Slavery’s sacred spaces
In this column, members of Georgia Humanities and their colleagues take turns discussing Georgia’s history, culture, and other topics that matter. Through different voices, we hear different stories.
This week, author LESLIE STAINTON discusses the opportunities for growth and reflection that come from confronting physical reminders of slavery.
By Leslie Stainton
Last year, on my way to a conference, I stopped by Georgia’s Hofwyl-Broadfield Plantation, between Brunswick and Darien. The property, a state historic site, includes both a plantation “big house” and a slave cabin still quaintly (and to my mind inexplicably) labeled “servant quarters.” I’d spent the night in this cabin the previous spring as part of Joe McGill’s Slave Dwelling Project. My ancestors were slaveholders in the Brunswick area, and the overnight was a chance to honor the hundreds of people whose labor and talents my family had exploited. A penance, if you will.
On that overnight, I learned that slave dwellings are sacred spaces, conducive to frank conversations about taboo subjects — a bit like the therapist’s couch. By spending the night in these cabins — and by inviting others, like me, to join him — the visionary Joe McGill aims to preserve slave dwellings, yes, but also to initiate and nurture a much-needed dialogue about the history and legacy of American slavery. Many months later, I’m still thinking about the conversations we had that night.
It’s one reason I wanted to revisit Hofwyl-Broadfield. This time, the slave cabin where I’d slept was empty, and I sat down inside it, my back to a brick fireplace built by enslaved laborers, and took out my journal. Maybe 20 minutes went by before another visitor arrived, a middle-aged man dressed in a blue-striped shirt and slacks. He apologized for interrupting me, and I apologized for monopolizing the cabin, and we began to talk. His name was Jamil Zainaldin, he said, and he was with Georgia Humanities. He was on his way back to Atlanta from giving a talk on St. Simons Island and had never seen Hofwyl before.
I said I was a writer from Michigan at work on a book about my slaveholding ancestors, the Scarletts of Glynn County, Georgia. I’d spent the night here a year earlier as part of Joe McGill’s Slave Dwelling Project, I explained.
“Ah, yes, I’m familiar with him,” Jamil said. [Read Jamil’s earlier column about McGill and the Slave Dwelling Project]
And then the sacred space of that haunted dwelling began to work its magic. For the better part of the next hour, Jamil and I talked — about race, racism, and above all slavery, about how much work remains to be done if Americans are ever going to address the difficult collective history of our country.
“And it’s collective,” Jamil said repeatedly. “We all — North and South — own this history.”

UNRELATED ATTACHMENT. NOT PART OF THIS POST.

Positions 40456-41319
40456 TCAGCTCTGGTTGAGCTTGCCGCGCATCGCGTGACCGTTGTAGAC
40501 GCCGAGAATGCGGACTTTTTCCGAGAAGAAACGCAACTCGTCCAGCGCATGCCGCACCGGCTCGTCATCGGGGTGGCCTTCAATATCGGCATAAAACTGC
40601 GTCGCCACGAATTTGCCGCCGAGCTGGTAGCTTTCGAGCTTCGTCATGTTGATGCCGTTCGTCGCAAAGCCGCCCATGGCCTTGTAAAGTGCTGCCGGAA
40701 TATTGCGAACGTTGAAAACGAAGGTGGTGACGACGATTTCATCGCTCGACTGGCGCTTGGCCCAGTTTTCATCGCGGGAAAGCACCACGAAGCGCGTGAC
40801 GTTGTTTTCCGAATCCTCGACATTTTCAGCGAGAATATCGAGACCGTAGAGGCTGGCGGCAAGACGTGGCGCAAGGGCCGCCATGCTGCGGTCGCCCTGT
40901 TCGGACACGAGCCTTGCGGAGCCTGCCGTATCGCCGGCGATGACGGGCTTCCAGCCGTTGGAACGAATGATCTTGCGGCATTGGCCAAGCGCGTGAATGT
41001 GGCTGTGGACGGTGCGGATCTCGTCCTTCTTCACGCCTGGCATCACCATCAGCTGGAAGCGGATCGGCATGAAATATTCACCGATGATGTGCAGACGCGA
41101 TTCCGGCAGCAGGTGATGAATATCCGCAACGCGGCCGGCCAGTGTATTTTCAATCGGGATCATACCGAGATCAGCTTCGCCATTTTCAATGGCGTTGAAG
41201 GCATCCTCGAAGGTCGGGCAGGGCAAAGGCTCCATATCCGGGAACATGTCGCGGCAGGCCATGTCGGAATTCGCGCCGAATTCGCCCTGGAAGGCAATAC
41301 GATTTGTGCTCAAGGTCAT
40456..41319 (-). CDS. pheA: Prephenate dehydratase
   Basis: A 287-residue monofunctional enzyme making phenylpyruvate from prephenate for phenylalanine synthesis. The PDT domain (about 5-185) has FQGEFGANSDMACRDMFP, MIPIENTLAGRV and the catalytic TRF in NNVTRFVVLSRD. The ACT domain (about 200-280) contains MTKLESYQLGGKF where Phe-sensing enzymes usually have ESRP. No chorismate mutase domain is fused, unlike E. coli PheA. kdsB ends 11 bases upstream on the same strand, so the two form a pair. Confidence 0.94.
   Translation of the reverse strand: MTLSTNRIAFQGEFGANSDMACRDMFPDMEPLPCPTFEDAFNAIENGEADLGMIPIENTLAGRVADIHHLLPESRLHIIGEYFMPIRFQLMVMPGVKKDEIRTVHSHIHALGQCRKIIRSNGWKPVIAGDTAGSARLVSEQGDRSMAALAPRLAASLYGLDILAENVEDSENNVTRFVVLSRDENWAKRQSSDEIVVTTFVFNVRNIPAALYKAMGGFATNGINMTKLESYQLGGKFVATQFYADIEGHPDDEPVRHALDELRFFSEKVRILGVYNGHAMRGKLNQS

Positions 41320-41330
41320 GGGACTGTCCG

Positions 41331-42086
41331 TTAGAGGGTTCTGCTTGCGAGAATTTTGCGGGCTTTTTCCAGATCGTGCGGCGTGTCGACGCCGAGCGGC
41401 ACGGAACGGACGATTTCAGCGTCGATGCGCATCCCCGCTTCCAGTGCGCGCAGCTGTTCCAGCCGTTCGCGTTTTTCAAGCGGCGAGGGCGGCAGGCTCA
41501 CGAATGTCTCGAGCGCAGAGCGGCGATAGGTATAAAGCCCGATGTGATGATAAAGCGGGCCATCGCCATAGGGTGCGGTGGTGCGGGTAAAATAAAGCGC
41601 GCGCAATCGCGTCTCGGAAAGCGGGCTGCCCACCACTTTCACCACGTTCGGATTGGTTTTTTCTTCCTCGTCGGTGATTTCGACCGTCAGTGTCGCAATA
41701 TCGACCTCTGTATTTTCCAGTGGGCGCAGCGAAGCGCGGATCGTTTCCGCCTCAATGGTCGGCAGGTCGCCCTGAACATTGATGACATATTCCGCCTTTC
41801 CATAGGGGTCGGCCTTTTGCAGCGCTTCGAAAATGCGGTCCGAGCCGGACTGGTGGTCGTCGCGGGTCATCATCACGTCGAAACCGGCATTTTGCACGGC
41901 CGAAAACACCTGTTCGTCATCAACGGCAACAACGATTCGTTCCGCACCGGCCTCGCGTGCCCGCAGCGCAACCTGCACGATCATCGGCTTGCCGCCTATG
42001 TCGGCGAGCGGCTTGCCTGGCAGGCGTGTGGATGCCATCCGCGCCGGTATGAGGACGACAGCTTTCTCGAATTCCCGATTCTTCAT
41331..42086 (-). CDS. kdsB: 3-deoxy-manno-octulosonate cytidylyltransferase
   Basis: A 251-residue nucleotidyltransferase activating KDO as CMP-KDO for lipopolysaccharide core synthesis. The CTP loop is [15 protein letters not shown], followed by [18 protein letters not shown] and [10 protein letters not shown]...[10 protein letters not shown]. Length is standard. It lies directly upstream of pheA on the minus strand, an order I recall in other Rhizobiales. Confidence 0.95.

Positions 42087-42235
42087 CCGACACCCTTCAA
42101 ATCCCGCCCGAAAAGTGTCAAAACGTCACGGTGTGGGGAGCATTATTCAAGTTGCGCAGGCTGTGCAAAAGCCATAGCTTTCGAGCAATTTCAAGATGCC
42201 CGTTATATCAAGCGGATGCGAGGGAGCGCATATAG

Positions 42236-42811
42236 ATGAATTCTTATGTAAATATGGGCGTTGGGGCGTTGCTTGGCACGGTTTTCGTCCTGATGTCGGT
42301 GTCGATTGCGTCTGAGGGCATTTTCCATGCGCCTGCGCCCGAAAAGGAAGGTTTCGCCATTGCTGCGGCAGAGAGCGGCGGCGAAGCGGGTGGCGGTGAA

Jamil had just finished reading Sue Monk Kidd’s novel about the abolitionist Grimké sisters, and I was midway through Colson Whitehead’s incandescent Underground Railroad. We talked at length about those books, and about what happened to people in the South who spoke out against slavery. We spoke about women. I said I was particularly keen to understand what happened to the wives and daughters of slaveholders, who seemed to have so little voice in the system that defined them.
In my own family, I said, white men had fathered mixed-race children. How did their wives live with that truth, with the hypocrisies of the slave system?
Jamil mentioned the brittle and brutal wife in Twelve Years a Slave, whose behavior, he thought, was emblematic of the widespread psychoses engendered by slavery. “Hysteria, they called it. Women couldn’t take it.”
As we stood there talking in that small, sweltering cabin, I found myself marveling at the coincidence that two 21st-century white Americans haunted by history had stumbled on one another in this space. The encounter felt ordained — as if Joe McGill, or the building itself, this drafty wooden construction once inhabited by enslaved men and women, had summoned us. I have no way of knowing how many other such conversations have taken place inside this cabin, but I hope it’s many, and I hope they take place throughout the country, because if we don’t confront our collective history, it will destroy us.
“The story gets buried because it’s too dark,” Jamil said. “That’s why it’s so important that you write this book. You have to uncover this history, and deal with it, and talk about it.”
Sometimes that talk happens in a room whose past can break your heart. A sacred space. May such places continue to speak to us and to make us speak to one another.
Leslie Stainton is the author of two nonfiction books, Lorca: A Dream of Life and Staging Ground: An American Theater and Its Ghosts. A sixth-generation descendant of the Scarlett family of Glynn County, Georgia, she is at work on a book about her slaveholding ancestors. She lives in Ann Arbor, Michigan. You can learn more about her work at lesliestainton.com.